Your father passed away, and it was with his death that your parents’ estate was ready to be passed on to you and your siblings. When you saw the will, you were taken aback by its contents. Only your two other siblings were included, and you were left out completely.
You stood to inherit a portion of the value of your family home, money from trusts your parents had set aside and more. You’re not sure how this has happened because it was you who spent your time taking care of your father in the nursing home. In fact, you’re not sure that your siblings ever visited him there at all.
Situations like yours can lead to will contests. If you believe that someone has tampered with the will or convinced your parent(s) to change it without your knowledge and when they couldn’t make sound decisions, then you may have a case.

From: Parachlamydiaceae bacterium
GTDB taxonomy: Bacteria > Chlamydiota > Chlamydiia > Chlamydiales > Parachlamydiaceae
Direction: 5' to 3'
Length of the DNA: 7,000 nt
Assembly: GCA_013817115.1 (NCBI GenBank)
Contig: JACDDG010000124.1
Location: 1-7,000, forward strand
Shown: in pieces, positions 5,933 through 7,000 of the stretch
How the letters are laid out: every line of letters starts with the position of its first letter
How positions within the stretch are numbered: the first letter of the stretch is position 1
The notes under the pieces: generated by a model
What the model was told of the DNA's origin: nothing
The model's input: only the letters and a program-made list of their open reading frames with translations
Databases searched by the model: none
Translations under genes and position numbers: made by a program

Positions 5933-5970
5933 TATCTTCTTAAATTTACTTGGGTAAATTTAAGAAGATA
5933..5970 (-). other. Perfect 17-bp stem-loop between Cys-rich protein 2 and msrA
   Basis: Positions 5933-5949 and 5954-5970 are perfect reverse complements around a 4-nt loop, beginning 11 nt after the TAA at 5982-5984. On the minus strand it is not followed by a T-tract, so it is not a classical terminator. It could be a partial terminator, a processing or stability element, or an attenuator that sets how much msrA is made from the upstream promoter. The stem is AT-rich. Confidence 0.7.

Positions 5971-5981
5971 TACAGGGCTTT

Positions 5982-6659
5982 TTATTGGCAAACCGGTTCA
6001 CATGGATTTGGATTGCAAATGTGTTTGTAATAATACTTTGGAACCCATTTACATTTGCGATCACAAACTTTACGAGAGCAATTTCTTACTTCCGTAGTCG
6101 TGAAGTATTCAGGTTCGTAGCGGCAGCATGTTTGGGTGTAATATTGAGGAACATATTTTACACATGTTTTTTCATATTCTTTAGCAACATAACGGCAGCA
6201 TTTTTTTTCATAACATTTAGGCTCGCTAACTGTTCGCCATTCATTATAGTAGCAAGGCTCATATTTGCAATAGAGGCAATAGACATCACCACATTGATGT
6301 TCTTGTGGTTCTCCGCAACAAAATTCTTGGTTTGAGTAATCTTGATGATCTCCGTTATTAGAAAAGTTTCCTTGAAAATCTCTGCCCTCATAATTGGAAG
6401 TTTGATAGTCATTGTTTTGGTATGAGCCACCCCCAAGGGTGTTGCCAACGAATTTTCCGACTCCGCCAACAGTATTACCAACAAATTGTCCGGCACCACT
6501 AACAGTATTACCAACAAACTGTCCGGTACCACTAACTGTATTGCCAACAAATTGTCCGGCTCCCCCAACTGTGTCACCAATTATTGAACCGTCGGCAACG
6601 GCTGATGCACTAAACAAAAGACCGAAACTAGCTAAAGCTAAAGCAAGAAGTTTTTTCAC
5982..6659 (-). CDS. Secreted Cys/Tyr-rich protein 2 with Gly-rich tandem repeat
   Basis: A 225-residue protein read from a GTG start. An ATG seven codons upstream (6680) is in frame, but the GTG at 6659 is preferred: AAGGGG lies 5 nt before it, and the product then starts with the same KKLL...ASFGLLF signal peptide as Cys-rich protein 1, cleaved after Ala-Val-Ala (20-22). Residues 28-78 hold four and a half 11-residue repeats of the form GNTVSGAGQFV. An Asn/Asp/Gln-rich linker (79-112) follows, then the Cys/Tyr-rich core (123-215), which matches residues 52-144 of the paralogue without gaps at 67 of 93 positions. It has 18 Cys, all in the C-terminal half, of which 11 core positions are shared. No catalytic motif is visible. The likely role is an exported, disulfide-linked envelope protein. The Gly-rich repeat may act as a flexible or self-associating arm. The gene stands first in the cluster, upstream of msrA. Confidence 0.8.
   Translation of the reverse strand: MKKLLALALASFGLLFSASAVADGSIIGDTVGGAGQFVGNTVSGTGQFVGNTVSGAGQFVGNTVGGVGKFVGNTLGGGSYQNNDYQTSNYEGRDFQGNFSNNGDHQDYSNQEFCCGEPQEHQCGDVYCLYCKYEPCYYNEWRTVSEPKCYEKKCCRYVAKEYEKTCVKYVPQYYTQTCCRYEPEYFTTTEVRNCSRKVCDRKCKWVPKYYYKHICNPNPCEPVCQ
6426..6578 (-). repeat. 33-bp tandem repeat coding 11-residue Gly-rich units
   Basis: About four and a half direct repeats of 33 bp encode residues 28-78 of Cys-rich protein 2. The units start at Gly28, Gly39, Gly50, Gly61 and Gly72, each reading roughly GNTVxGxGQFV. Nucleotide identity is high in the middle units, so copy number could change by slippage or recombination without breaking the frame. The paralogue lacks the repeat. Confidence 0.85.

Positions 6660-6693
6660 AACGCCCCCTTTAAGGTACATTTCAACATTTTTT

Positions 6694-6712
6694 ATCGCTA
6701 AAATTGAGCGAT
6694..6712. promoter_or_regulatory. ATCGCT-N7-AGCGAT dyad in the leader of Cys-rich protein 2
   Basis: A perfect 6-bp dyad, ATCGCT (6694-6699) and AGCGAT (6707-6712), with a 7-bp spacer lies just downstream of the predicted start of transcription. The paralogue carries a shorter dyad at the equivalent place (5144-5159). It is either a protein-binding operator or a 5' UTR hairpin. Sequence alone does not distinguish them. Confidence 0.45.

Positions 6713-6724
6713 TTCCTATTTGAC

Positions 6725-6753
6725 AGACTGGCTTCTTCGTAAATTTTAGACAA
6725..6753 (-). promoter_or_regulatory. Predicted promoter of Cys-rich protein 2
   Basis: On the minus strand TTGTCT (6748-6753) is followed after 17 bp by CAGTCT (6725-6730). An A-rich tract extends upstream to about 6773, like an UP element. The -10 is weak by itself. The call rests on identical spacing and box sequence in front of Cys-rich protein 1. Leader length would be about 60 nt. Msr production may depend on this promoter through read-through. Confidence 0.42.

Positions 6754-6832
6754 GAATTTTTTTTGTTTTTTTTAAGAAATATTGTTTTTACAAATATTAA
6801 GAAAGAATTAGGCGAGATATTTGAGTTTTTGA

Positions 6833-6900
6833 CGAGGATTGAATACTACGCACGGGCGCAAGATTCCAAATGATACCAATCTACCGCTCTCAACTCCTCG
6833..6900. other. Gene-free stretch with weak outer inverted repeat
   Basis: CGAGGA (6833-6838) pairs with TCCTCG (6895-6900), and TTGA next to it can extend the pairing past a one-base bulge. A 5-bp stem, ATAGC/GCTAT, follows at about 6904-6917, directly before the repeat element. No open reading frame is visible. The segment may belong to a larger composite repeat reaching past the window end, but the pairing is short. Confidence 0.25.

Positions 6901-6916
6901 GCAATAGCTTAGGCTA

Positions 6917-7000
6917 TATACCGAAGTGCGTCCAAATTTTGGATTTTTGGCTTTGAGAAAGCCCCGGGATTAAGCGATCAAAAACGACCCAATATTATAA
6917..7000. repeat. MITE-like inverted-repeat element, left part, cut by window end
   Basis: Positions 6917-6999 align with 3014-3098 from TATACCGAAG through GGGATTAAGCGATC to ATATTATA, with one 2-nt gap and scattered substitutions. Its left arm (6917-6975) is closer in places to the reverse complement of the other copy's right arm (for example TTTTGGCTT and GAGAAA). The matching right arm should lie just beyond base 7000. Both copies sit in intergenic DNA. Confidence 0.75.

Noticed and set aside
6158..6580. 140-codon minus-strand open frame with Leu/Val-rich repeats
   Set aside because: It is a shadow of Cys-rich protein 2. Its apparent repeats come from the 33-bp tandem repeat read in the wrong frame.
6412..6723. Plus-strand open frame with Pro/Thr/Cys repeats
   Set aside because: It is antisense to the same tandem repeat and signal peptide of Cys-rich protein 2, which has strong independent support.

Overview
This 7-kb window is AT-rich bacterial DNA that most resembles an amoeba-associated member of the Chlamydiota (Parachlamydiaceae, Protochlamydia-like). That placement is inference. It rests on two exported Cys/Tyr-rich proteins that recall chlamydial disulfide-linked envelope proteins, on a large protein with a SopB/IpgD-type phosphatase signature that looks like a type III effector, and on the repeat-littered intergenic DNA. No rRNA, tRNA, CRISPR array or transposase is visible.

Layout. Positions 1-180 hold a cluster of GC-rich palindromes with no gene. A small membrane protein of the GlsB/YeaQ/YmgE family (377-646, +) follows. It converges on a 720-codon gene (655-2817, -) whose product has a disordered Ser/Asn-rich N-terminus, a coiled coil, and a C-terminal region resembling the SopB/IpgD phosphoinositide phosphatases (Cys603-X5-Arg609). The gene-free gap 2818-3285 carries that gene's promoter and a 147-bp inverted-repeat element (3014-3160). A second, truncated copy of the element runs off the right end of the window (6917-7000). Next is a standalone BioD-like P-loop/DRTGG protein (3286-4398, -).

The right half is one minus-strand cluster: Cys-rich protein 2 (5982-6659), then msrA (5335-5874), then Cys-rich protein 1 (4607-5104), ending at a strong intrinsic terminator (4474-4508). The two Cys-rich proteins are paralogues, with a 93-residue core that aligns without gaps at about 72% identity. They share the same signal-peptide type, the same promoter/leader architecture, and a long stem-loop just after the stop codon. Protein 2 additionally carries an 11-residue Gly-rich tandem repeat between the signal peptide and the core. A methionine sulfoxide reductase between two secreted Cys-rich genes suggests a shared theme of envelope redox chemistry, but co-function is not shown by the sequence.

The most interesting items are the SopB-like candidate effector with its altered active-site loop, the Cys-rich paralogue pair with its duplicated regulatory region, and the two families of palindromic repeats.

What happens if you take the case to court and the will is overturned?
If you take the case to court and have the will overturned, there are two things that could happen. One is that you and your siblings may need to abide by an older will that you all agree is valid. This will might be missing some of the changes found in the new will, but if it is from a time when your father was mentally competent, it can be used.
If there is no other will, then your father’s estate may need to go through probate, and a judge may need to decide how the property will be divided in accordance with state law.